I don't have a mortgage but am single so have outgoings and can't rely on a partners salary which is a bit scary. But I'm toying with nursing or social work.
Change schools first? Management at my school is excellent and kids ok on the whole.
Both nursing and especially social work would be worse in terms of impossible targets and ridiculous workload. Social workers get hideous abuse from everyone!!!
I know lots of primary schools use mfl teachers to provide ppa. Could you work as a self employed mfl teacher for several primary schools? The workload would be far less and planning would be easier as the same lesson could apply to more than one school.
Ex social worker here currently working as a primary school teacher.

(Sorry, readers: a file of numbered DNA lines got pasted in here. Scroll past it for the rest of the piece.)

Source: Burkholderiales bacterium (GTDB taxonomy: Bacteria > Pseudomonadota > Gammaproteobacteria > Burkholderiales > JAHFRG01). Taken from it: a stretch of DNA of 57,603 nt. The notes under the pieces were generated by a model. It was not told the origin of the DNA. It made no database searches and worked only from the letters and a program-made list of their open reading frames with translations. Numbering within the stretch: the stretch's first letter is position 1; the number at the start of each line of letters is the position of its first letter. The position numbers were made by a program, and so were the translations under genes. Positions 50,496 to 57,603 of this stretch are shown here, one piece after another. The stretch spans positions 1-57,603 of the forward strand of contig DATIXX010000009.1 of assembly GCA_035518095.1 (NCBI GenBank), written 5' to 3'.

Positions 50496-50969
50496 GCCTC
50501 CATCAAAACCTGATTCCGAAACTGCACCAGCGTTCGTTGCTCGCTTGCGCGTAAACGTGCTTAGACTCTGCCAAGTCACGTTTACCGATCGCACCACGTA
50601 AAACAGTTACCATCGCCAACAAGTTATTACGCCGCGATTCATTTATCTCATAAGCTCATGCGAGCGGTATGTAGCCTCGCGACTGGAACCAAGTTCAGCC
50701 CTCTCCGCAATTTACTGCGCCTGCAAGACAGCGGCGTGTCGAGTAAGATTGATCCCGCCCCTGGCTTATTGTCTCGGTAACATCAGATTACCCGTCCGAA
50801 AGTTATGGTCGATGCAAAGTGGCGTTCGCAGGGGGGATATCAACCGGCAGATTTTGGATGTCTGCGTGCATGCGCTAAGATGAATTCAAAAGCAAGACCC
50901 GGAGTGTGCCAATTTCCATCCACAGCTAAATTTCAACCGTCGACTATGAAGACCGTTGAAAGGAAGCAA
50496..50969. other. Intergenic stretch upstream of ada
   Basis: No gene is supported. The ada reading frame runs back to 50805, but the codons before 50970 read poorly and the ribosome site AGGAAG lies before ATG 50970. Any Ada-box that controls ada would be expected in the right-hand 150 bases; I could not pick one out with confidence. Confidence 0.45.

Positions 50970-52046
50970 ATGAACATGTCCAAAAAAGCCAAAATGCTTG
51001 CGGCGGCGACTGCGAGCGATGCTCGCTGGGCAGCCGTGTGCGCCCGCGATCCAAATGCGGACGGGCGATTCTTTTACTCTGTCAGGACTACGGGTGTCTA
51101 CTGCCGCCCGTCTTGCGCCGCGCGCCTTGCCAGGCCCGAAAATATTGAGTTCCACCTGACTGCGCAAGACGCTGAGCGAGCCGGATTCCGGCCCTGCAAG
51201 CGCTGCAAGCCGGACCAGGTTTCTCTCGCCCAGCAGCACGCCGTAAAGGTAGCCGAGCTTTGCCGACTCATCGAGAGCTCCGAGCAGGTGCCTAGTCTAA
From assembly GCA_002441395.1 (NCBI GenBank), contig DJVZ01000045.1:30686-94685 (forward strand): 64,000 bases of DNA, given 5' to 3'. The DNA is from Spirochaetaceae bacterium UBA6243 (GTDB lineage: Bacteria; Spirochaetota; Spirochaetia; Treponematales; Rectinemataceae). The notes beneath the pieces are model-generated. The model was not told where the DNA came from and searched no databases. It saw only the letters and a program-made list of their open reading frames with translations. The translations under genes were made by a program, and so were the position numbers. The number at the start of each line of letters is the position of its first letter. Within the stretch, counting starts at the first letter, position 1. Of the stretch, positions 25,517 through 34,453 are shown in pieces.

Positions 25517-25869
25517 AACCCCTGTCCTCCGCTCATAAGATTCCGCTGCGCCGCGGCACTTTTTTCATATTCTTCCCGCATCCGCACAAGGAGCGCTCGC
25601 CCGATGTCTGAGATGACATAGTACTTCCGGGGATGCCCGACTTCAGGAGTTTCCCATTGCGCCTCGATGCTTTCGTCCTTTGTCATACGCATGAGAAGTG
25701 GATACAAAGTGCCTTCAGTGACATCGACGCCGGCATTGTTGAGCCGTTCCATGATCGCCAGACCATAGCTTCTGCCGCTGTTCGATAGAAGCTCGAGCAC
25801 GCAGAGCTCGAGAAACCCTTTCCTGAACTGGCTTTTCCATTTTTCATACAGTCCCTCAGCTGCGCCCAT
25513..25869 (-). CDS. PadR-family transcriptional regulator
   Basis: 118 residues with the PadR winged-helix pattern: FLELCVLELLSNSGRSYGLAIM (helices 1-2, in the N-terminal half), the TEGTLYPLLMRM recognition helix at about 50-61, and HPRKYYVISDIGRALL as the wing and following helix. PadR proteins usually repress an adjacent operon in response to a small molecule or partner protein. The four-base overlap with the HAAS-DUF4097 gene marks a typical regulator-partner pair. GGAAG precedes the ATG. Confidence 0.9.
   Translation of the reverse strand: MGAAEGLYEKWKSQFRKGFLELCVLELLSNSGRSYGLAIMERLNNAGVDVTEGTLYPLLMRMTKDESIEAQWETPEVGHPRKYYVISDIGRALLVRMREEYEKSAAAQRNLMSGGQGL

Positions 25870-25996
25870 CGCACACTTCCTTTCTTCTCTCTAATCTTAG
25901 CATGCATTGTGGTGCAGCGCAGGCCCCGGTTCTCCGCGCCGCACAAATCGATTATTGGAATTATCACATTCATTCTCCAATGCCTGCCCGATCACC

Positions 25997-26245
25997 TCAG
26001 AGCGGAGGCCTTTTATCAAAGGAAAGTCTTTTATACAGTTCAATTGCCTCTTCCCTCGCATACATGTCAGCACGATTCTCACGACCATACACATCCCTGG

I am far more stressed now, I work ridiculous hours and the parents are driving me crackers. That said, I no longer have to worry all weekend that anyone on my caseload will die and I will be blamed.
Haggis - I did say in my post that it wasn't the workload that got me down.
Absolutely social workers get abuse but not from 30 at a time.
I've already changed schools seven times in 10 years (partly due to relocation) and been promoted several times. It just isn't for me.
My husband left primary teaching for an academic support role in higher education. He was "taking a break" but it's been 7 years now and I can't see him ever going back. He says teaching 8 year olds and teaching 18 year olds isn't as different as you'd imagine!
I don't understand why people think it is harder or more unusual to move out of teaching than to say, make a career change from any other profession.
Fair enough. There are lots if jobs you can transfer to-I applied to the legal ombudsman, the gambling ombudsman and various gov depts. education officers in charities and organisations, and private tutoring.